Going forward, we’re focused on supporting higher OEM production rates, driving new product development for both commercial and military platforms and growing our MRO business.

Let me sum up by leaving you with three important points. First, we’re reaping the benefits of our margin expansion initiatives across CIRCOR. We’ve been taking advantage of low volumes in our energy business to drive simplification at a much faster pace than we initially anticipated. We’ll continue to be aggressive with cost takeout at CIRCOR. We’re in the planning phase on a number of structural initiatives that we expect to announce later this year.

Second, we continue to invest in growth, geographic expansions, sales and marketing and new products. For example, we’re investing in the Middle East where we’re expanding our presence to be closer to our customers. We’re investing in new products for power generation in LNG as well as certain Aerospace & Defense markets. And we’re taking advantage of our competitors’ instability to hire their best sales leaders and engineers.

Third, we have an active M&A pipeline and we’re currently exploring a number of proprietary opportunities for our energy group. We’re still in the early phases of building a pipeline on the Aerospace & Defense side.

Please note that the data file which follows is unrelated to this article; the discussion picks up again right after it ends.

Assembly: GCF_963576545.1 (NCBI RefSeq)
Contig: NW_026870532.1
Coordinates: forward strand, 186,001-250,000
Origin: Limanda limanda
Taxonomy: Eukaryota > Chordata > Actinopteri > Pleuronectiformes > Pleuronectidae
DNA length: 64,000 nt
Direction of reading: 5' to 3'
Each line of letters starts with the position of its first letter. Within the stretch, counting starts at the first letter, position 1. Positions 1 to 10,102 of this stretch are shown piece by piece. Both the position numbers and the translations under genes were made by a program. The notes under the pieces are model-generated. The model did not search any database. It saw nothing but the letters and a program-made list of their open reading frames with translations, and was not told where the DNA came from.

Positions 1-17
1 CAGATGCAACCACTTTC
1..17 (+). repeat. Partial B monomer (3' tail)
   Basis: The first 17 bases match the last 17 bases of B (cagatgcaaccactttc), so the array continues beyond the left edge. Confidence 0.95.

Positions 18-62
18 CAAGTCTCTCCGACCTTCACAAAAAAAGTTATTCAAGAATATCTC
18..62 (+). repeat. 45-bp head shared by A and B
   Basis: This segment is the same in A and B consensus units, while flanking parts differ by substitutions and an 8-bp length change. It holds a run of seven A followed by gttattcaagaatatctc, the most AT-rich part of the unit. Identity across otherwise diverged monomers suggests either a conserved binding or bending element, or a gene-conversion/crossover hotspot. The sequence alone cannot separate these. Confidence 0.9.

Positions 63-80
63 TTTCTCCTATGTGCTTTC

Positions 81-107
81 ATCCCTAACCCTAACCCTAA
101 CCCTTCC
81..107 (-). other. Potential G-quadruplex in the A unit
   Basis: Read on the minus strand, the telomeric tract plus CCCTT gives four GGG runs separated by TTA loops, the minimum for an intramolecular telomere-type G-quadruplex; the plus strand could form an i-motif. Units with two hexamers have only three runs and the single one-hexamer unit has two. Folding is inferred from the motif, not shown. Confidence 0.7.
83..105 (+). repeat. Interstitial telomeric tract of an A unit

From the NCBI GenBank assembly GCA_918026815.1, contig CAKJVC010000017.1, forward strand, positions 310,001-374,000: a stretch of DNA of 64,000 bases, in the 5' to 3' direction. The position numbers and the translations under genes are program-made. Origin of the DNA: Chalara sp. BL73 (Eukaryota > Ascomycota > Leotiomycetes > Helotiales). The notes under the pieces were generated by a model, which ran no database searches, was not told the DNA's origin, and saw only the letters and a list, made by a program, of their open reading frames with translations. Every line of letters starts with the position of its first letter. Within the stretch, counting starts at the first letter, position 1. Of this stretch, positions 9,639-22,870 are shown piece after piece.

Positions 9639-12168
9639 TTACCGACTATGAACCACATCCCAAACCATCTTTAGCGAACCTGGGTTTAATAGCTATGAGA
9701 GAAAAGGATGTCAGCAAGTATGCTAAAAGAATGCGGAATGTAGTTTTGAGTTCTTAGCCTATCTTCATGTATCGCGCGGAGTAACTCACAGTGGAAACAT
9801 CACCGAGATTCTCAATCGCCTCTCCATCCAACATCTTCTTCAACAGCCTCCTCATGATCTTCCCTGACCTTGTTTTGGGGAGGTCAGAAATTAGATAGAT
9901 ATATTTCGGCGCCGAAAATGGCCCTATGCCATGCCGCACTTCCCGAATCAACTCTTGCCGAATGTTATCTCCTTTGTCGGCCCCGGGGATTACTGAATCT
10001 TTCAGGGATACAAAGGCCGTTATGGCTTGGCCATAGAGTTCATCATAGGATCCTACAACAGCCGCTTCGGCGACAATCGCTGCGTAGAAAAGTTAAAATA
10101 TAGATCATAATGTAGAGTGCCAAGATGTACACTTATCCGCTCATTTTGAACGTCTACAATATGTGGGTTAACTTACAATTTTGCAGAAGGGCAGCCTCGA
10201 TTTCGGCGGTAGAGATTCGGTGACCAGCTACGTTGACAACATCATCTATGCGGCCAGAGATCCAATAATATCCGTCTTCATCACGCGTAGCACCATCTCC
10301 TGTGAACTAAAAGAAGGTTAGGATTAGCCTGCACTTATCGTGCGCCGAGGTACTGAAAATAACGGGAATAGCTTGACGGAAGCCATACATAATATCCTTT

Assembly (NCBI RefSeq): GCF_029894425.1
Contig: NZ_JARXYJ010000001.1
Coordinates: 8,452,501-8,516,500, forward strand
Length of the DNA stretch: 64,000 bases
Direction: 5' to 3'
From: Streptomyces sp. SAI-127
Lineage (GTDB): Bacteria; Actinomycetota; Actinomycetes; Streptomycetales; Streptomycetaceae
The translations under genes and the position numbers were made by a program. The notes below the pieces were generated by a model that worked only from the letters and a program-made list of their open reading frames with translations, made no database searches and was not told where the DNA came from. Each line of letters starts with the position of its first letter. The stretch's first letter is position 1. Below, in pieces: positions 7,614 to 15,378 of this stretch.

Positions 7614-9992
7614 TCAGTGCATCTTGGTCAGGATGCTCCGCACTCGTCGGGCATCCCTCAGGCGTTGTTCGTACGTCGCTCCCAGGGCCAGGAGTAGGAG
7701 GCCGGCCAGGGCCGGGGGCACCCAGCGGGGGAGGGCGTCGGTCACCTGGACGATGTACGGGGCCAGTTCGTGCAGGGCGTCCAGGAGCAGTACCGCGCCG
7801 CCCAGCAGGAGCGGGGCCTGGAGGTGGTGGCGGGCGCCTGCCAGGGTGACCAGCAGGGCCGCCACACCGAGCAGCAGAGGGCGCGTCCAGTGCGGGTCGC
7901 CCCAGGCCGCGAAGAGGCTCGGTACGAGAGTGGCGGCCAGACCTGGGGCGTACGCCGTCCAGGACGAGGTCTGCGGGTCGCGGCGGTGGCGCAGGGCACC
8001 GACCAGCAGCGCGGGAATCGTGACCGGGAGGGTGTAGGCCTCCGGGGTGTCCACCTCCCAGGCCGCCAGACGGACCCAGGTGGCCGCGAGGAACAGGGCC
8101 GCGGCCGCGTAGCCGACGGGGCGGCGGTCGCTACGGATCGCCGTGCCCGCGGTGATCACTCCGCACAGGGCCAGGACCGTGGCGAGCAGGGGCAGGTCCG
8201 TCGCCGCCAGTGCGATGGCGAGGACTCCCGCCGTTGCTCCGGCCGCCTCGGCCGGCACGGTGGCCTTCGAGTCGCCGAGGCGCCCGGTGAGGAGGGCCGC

So in summary, we’re focused on what we control. We’re effectively managing our business through the market downturn in energy while we build the foundation for long-term value creation. We’re investing in growth, expanding margins, generating strong free cash flow and being disciplined with capital deployments.

With that, Rajeev and I are available to take your questions.

Question-and-Answer Session

Operator

Thank you. We will now be conducting a question-and-answer session. [Operator Instructions]. Our first question comes from the line of Nathan Jones with Stifel. Please proceed with your question.

Nathan Jones

Good morning, guys.

Scott A. Buckhout

Good morning, Nathan.

Rajeev Bhalla

Good morning, Nathan.

Nathan Jones

I’m going to start on Aerospace & Defense for a change because nobody wants to talk about oil and gas anymore. You have obviously some more visibility into what demand is on that side of the business than you do, I guess, especially on the distributed valve side of the business in energy. You’re talking about orders flat in the first quarter, increasing to low-single digits in the second quarter and as the year progresses, you’ve got a facility closure to finish later on this year. You’ve got to the double-digit margin levels that you were talking about last year by the end of 2015. How do you progress from there to that mid-teen level that you’ve been targeting that I think you laid out on the Analyst Day in 2014?

Scott A. Buckhout

Okay. So I’ll start and Rajeev, you can jump in.

Rajeev Bhalla

Sure.

Scott A. Buckhout